She was born in Yerevan, speaks Armenian and therefore managed to read many of the Armenian historical books about early architecture. She wrote the first monograph on the subject, "Christian Architecture in Azerbaijan from the 4th to 14th Century". Davud Akhundov, who directed Mammadova's thesis and was the first scientist to claim that Azerbaijani architecture predated Islam, has also contributed greatly to making the Kish project a reality.

Storfjell observes that Azerbaijani scholars are not used to the Western multidisciplinary approach to fieldwork. "It's very interesting to exchange ideas with my Azerbaijani colleagues about methodology," says Storfjell. "They've been working in the Soviet tradition and have had very little contact with the West. Though there has been a common source and origin in our methodologies, they have been developing separately and independently for quite some time.

"In the West we are able to incorporate a number of scientists in the actual excavation process. For example, on our digs in Jordan, we bring along physicists, chemists, microbiologists, paleontologists, geologists, climatologists, geographers, physicians and even dentists. It's really a multidisciplinary team - like a whole university - working on the site."

Another difference is that Western archeologists today are much more focused on social elements and how ordinary people lived thousands of years ago. "Fifty or 100 years ago," Berstad explains, "archeologists were focused on learning about the upper class and royalty. But this is only part of the story. Today we have scientific tools and methods that make it possible for us to know more about how ordinary people lived, what they ate, and what kinds of diseases they suffered from. Modern science has completely opened new possibilities into such studies."

The Kish project is organized through Norwegian Humanitarian Enterprise, an organization with ties to the Lutheran Church in Norway, which reaches out to the world through various humanitarian projects. Norwegian Humanitarian Enterprise began working with refugees in Azerbaijan in January 1994. According to Director Tore Seierstad, the archeological project was brought to the attention of the organization by Bjorn Wegge, a special advisor when the humanitarian projects first started in Azerbaijan. "Wegge is really the father of the project.

He was very interested in the history of this area and very knowledgeable about the early Christian church. He started to look into the history, spoke to historians and scientists here in Baku, read books and soon found out that Christianity had early roots in Azerbaijan as well. We went through Norwegian Humanitarian Enterprise in Norway and set up the project as a Norwegian-Azerbaijani project."

Layers of History
Storfjell was amazed at the correlation between the building that is standing today and similar structures in North Syria, Jordan, Israel, Lebanon and Turkey but felt this was not to be unexpected since those places were cradles of early Christianity. "The Kish church was right at home among those Byzantine structures in terms of both size and shape. In the Middle East, the Islamic conquest basically put an end to the Byzantine era in the middle of the 7th century - in 648 AD. But the architectural style suggests that the Kish church might be earlier than that."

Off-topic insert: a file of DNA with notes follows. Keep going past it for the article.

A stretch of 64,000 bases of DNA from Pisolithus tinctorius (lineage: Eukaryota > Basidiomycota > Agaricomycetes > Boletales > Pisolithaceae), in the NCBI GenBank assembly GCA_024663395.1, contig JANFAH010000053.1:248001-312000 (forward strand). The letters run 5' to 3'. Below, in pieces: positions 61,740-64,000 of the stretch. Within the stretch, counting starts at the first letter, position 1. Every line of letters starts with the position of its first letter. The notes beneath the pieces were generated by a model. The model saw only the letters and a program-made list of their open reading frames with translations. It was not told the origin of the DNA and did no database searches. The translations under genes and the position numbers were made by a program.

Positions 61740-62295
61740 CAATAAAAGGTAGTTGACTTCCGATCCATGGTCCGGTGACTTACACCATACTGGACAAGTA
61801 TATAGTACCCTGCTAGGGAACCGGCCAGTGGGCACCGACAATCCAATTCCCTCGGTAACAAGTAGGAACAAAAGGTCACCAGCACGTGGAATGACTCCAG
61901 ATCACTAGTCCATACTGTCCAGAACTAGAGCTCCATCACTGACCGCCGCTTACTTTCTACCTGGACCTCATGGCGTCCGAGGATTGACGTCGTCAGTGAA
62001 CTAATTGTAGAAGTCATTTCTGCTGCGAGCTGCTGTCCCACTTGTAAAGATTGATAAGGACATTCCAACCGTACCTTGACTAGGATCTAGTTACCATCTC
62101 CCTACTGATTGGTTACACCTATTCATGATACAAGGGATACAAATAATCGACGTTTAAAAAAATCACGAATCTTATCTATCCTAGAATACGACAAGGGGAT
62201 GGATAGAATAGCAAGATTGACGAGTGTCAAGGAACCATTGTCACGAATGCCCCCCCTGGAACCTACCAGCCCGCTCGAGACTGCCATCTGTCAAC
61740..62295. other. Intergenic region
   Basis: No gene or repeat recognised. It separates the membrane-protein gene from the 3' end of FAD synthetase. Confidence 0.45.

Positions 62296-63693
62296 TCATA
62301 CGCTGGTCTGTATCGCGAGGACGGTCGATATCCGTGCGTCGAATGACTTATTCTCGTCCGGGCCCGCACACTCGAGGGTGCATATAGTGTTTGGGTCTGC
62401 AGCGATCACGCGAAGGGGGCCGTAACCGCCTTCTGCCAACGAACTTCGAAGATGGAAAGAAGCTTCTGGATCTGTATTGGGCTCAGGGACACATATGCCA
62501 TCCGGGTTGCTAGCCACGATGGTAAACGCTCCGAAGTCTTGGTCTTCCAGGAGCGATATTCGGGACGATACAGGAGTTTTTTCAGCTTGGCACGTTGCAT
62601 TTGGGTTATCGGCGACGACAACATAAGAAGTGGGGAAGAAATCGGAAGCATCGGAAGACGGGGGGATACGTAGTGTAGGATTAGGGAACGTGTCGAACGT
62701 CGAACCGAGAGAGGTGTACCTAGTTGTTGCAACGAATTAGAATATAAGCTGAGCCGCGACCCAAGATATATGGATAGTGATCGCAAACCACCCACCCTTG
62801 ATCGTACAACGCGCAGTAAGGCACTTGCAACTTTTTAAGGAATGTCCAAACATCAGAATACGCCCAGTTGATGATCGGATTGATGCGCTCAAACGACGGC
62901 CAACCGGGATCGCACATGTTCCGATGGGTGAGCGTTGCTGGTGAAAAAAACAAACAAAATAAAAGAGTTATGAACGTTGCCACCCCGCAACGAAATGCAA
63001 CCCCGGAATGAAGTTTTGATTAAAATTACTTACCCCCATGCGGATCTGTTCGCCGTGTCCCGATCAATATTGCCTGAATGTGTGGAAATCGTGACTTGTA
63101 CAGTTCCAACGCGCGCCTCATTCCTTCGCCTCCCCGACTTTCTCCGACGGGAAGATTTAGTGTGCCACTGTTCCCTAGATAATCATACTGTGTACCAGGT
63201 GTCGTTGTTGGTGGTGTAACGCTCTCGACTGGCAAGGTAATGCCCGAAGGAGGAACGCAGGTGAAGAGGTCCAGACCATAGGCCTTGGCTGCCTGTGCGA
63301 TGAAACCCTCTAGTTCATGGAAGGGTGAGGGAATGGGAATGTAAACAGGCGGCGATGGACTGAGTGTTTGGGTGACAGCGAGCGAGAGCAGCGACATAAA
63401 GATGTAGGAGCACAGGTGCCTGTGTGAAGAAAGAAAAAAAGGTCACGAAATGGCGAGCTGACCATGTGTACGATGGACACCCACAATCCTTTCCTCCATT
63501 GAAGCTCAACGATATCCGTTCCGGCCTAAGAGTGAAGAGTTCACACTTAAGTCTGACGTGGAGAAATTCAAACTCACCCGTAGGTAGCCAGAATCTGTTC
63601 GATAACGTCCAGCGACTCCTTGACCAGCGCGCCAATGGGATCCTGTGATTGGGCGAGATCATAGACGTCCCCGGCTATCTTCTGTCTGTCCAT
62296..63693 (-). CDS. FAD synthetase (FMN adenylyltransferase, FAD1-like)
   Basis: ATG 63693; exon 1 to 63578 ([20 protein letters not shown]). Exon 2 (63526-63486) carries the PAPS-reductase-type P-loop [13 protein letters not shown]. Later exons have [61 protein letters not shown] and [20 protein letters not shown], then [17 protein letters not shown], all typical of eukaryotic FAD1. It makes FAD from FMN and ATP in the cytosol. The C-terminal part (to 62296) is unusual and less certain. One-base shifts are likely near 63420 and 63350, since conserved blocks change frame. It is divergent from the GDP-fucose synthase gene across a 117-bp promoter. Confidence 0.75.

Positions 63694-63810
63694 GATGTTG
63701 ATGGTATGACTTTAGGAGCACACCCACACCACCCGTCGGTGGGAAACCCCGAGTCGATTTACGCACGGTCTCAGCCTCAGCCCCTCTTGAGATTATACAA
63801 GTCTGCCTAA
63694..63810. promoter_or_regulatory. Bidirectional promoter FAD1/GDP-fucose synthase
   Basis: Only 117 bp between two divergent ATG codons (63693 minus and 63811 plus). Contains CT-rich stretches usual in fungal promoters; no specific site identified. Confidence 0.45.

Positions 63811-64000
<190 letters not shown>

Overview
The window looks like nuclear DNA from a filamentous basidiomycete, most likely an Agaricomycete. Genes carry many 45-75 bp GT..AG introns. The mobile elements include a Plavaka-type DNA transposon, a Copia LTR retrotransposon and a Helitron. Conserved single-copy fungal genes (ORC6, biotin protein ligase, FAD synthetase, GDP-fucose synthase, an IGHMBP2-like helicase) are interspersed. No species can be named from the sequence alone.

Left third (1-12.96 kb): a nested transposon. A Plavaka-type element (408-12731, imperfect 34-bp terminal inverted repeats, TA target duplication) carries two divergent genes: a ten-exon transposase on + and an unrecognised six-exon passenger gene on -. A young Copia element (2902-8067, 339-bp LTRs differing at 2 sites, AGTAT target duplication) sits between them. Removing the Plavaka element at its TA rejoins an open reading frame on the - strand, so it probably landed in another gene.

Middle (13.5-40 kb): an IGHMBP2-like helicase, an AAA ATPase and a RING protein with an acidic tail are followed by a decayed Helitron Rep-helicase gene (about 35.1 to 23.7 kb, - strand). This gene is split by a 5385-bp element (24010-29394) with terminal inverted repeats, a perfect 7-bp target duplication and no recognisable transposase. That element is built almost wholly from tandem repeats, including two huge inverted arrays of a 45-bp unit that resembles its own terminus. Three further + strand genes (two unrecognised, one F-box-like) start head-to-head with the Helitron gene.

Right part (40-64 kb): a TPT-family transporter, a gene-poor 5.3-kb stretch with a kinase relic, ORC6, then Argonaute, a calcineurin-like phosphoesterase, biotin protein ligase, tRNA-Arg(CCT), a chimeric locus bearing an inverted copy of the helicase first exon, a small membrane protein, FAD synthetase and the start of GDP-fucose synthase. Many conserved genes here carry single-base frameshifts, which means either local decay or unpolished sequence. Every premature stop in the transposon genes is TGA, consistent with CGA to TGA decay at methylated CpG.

Though tradition and legends hold that the church at Kish was built in the latter part of the 1st century AD, Storfjell says that there has never been any evidence of any church being built before the 4th century anywhere in the world. The oldest known church to date is in Aqaba, Jordan.

Left: After the excavations and archeological surveys are completed, plans are being made to restore the 1,500 year old church and convert it into a museum to tell the story of the Caucasian Albanian Christians and their religious faith. Photo: Sanan.

However, it seems clear that the site was in use long before the church was built there. "Possibly, it has been viewed as a holy place for millennia," observed Storfjell.

Archeologists have identified at least seven different layers of data at the Kish site and believe that the church was reconstructed at least four times. Each layer, or "stratum", represents a period of occupation at the settlement. The earliest stratum, naturally, is the layer on the bottom. Within the church building itself, the archeologists have dug deep enough to reach sterile clay, meaning that there are no cultural material remains lower than this level.

In the oldest layer inside the church, ceramics were found that date to the Early Bronze Age of the Kur-Araz culture, about 3000 BC. This calculation was based on the types of artifacts found there - in other words, comparing them with other ceramics that have been unearthed in Azerbaijan and determining if they were made on a potter's wheel or shaped by hand, and how the clay was worked and fired.

The next layer indicates that the area was used as a graveyard prior to the church's construction. Archeologists are not sure yet about the dating of the burials, but estimate that they may have occurred during the first few centuries AD. When Storfjell left Baku in September this year, he carried out the bones of four different people in his suitcases so that they could be dated using the carbon-14 Method.

"We found a lot of skeletal material," Storfjell recalls. "One grave was very unusual. It had one skeleton with all of its bones connected in the right places, but on top of it there were six skulls arranged in a sort of oval, right over the lower abdomen and pelvic area. I've never seen anything like it before. The skulls belonged to people who had already been dead for some time when the other person was buried. They were buried a second time with this person. It looked like most of their other bones were there because there were enough femurs (thigh bones) to account for the number of skulls that we had. But they were carefully arranged - the femurs were in one area, sort of grouped together. This grave predates the church."

Pieces of the Puzzle
Researchers are still trying to determine when the church was built and exactly how it was used as a religious site, so that they can place it within the larger context of Christian Caucasus Albania and in the process leading from pre-Christian times to the introduction of Islam. One piece in this puzzle is a coin found near the church's foundation. Vesta Sarkhosh Curtis, Curator of Parthian and Sassanian Coins at the British Museum, dates the coin to a Sassanian king named Kavad I, in the 39th year of his reign, which corresponds to the year 526-527 AD. The coin depicts a Zoroastrian fire altar and was minted near Persepolis in what is now Iran. The inscription reads, "May the glory of Kavad increase!"